It turns out that dogs may have more history as "woman's best friend" than as "man's best friend."
A new study has revealed archaeological evidence indicating that prehistoric women from the early Neolithic period may have lived very canine-centric lives.
Andrea Waters-Rist, an author of the study and an archaeologist at Leiden University said that it is not unlikely that the females in a living group were actually in more direct day-to-day contact with the dogs than the males. "It is possible that females were more involved in caring for the dogs -- possibly more often the ones who fed them, organized living quarters for them, and cleaned up after them."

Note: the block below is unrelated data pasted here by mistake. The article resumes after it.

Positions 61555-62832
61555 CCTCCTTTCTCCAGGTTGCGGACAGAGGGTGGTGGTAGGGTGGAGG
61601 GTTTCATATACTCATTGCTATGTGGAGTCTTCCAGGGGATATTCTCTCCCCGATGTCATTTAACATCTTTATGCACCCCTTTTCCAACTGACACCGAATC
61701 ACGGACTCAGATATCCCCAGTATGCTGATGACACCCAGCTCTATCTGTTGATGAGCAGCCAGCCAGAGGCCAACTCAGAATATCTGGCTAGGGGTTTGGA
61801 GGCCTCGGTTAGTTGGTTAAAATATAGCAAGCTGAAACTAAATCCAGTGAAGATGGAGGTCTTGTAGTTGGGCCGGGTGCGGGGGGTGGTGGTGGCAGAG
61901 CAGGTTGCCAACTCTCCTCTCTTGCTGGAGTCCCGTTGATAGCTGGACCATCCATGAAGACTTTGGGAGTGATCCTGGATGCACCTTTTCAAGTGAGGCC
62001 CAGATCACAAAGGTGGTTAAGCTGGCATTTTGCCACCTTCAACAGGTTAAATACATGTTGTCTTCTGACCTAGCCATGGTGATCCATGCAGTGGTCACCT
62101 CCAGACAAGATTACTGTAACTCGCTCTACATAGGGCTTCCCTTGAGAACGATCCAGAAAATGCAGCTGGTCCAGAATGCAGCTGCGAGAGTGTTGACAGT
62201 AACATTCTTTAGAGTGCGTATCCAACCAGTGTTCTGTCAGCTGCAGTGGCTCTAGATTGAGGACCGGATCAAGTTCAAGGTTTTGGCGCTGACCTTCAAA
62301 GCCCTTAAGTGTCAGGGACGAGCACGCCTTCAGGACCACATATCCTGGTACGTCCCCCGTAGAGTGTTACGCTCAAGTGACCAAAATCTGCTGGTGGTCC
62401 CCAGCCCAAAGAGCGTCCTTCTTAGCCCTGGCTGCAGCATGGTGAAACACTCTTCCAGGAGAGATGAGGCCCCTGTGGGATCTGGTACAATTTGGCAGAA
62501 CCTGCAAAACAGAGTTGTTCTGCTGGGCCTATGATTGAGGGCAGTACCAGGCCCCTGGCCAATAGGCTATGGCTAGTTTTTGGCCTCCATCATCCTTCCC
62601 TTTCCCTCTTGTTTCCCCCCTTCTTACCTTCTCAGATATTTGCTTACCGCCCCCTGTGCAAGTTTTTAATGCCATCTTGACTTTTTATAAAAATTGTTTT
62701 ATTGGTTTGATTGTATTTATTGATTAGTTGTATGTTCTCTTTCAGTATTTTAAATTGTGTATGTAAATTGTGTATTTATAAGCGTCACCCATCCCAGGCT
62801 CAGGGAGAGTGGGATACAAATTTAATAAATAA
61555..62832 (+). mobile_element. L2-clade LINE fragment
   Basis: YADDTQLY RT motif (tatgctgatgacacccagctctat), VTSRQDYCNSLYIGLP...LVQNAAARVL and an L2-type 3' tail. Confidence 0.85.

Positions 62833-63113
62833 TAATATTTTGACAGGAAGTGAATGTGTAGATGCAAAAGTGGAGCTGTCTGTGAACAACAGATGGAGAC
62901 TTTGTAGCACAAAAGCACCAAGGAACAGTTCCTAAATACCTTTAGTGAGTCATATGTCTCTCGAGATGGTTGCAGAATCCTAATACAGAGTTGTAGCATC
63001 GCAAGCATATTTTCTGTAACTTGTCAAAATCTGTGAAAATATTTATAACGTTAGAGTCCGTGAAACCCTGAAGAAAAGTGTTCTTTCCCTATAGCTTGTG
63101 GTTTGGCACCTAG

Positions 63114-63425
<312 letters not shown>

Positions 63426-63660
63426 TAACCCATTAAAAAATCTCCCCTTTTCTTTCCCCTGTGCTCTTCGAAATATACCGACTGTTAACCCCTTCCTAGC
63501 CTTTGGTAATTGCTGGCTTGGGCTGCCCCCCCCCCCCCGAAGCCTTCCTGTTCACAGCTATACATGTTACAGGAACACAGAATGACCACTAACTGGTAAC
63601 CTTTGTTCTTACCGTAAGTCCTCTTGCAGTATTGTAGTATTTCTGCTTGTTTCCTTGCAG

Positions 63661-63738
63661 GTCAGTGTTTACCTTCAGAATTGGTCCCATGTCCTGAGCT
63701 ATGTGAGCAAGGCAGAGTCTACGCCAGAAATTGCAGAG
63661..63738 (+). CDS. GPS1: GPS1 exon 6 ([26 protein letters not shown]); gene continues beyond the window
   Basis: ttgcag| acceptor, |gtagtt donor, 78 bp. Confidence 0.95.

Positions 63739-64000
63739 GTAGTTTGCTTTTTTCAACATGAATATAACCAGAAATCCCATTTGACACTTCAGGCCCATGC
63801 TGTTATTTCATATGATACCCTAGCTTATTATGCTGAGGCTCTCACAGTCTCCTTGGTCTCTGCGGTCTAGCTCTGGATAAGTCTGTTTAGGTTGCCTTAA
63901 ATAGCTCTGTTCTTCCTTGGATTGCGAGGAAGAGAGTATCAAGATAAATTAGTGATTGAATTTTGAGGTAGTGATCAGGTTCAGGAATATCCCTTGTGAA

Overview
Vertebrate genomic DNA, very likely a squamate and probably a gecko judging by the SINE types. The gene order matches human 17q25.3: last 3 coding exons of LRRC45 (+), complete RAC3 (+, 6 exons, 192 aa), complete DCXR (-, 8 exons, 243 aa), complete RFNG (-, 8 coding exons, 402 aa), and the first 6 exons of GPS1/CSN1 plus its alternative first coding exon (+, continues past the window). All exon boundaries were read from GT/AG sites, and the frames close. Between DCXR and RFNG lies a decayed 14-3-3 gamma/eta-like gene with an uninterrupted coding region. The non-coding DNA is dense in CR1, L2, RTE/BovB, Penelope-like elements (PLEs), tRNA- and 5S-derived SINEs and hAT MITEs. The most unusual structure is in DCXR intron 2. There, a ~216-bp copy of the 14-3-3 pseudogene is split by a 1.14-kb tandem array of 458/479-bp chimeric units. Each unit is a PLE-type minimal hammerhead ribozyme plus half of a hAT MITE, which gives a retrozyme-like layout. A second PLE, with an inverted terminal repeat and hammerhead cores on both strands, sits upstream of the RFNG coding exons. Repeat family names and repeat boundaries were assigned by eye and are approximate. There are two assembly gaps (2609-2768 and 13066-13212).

The archaeological team excavated and examined the remains of two 8,000-year-old cemeteries located near Lake Baikal in Siberia. The evidence collected led the researchers to determine that the women in both burial grounds had contracted a parasitic infection called echinococcosis.
Echinococcosis typically only occurs in humans when they have had direct contact with canines.